Two impeachments against Donald J. Trump are already on the books, but the outcome of a Georgia investigation into the former president and some of his allies promises to be strikingly different.

While the cases brought by the Manhattan district attorney and the Justice Department have focused mostly on Mr. Trump himself, a long-running election interference investigation by prosecutors in Atlanta has cast a much wider net, with nearly 20 people already warned they could face charges.

Fani T. Willis, the district attorney for Fulton County, Ga., is leading the investigation and has indicated she will seek charges by mid-August. A special grand jury that heard evidence for about seven months recommended more than a dozen people for indictment, and its forerunner strongly suggested in an interview in February that Mr. Trump was among them.

Because special grand juries are only advisory, Ms. Willis, a Democrat, will present her case next month to a regular grand jury, which can hand down indictments, a process that usually takes a day or two.

Trump’s aides and allies whose conduct has come under close scrutiny in the investigation include Rudolph W. Giuliani, Mr. Trump’s former personal lawyer; Mark Meadows, the former White House chief of staff; John Eastman, legal architect of Mr. Trump’s efforts to stay in power; and Jeffrey Clark, a former senior official at the Justice Department who sought to intervene in Georgia after the 2020 election.

There were more legal salvos in the investigation on Friday. The Trump team presented an amended petition seeking to have Mrs. Willis disqualified and the work of the special grand jury thrown out. Ural Glanville, the chief judge of the Fulton County Superior Court, issued an order recusing all the judges in Fulton County from deciding the question and referring it to another court.

Earlier this week, the Georgia Supreme Court unanimously rejected a similar request from Mr. Trump’s lawyers.

The Georgia investigation, which began in February 2021, examined whether the former president and his allies illegally interfered in the 2020 presidential election in the state, where Mr. Trump narrowly lost to President Biden. Among other things, prosecutors examined the recruitment of a list of alternate presidential electors, even after the results of Georgia were recertified by the Republican leadership of the state.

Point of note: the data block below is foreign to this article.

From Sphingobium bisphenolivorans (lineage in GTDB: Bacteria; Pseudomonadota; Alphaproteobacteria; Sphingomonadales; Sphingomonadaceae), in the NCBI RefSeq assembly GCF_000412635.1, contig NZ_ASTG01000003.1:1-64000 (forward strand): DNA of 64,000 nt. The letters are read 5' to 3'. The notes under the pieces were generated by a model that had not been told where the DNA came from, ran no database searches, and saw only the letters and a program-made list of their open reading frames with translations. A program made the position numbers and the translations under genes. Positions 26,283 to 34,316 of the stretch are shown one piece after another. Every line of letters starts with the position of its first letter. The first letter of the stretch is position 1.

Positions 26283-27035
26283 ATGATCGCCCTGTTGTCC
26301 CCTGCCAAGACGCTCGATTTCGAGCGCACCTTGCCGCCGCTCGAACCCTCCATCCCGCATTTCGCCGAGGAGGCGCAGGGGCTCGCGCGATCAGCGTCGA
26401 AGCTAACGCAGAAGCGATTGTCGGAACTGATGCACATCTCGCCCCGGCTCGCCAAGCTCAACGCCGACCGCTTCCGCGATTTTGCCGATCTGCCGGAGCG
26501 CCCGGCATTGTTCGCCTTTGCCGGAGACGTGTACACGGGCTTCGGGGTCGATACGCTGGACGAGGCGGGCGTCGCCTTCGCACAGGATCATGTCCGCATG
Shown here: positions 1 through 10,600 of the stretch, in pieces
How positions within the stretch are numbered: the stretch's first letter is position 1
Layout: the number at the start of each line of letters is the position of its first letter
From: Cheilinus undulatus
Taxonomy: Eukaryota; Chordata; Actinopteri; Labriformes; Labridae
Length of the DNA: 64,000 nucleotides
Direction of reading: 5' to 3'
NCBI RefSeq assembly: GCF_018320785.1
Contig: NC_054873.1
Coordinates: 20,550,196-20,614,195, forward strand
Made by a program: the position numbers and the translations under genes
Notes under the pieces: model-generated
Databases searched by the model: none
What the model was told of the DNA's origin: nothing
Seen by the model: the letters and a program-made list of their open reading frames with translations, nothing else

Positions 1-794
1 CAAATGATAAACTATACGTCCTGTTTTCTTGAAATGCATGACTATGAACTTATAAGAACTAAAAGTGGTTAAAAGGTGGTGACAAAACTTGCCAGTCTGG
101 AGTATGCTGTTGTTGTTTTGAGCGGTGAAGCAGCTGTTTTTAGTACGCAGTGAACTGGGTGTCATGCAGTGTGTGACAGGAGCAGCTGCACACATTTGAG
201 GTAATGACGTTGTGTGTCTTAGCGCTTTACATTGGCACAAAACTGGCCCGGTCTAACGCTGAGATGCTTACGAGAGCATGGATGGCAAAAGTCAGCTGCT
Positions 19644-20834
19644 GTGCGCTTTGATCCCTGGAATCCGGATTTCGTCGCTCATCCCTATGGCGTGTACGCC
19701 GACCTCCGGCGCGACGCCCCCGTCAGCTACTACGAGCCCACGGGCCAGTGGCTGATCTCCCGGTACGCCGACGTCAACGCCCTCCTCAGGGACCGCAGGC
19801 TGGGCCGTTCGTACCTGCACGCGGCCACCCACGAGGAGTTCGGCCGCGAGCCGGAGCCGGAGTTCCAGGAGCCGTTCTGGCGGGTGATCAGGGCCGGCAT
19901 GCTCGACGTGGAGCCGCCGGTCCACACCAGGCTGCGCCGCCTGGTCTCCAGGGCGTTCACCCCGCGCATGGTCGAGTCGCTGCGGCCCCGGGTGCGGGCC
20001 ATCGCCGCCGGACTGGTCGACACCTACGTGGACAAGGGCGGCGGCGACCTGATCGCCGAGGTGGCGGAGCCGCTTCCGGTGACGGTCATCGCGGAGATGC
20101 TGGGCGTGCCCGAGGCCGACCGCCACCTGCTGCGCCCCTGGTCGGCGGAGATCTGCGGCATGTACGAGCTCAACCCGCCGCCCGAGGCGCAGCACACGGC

They also reviewed phone calls Mr. Trump made to pressure state officials after the election, including one in which he told Brad Raffensperger, Georgia’s secretary of state, that he needed to “find” 11,780 votes — one more than Joseph R. Biden Jr.’s margin of victory. in the state.

Because of the logistics involved in bringing such a high-profile case, Ms. Willis has telegraphed a timeline for any charges she may bring. In May, she took the unusual step of telling most of her staff to work remotely for the first three weeks of August, and she asked judges in the downtown Atlanta courthouse not to schedule trials for part of that time. In a letter sent to 21 county officials, she thanked them “for your consideration and assistance in keeping the Fulton County Judicial Complex safe during this time.”

Even the former president’s lawyers are treating an indictment in Georgia as a foregone conclusion, saying in a legal filing Friday that “the Prosecutor has indicated publicly that she is seeking an indictment by a regular grand jury, which was empaneled last week.”

Similar federal charges could also be coming. This week, Jack Smith, the special counsel investigating Mr. Trump’s attempts to reverse his defeat, informed the former president that he could soon face impeachment. But while Mr. Trump could theoretically derail a federal case or pardon himself if he were re-elected president, Georgia law makes pardons an option only five years after the completion of a sentence. Getting a sentence commuted would require the approval of a state board.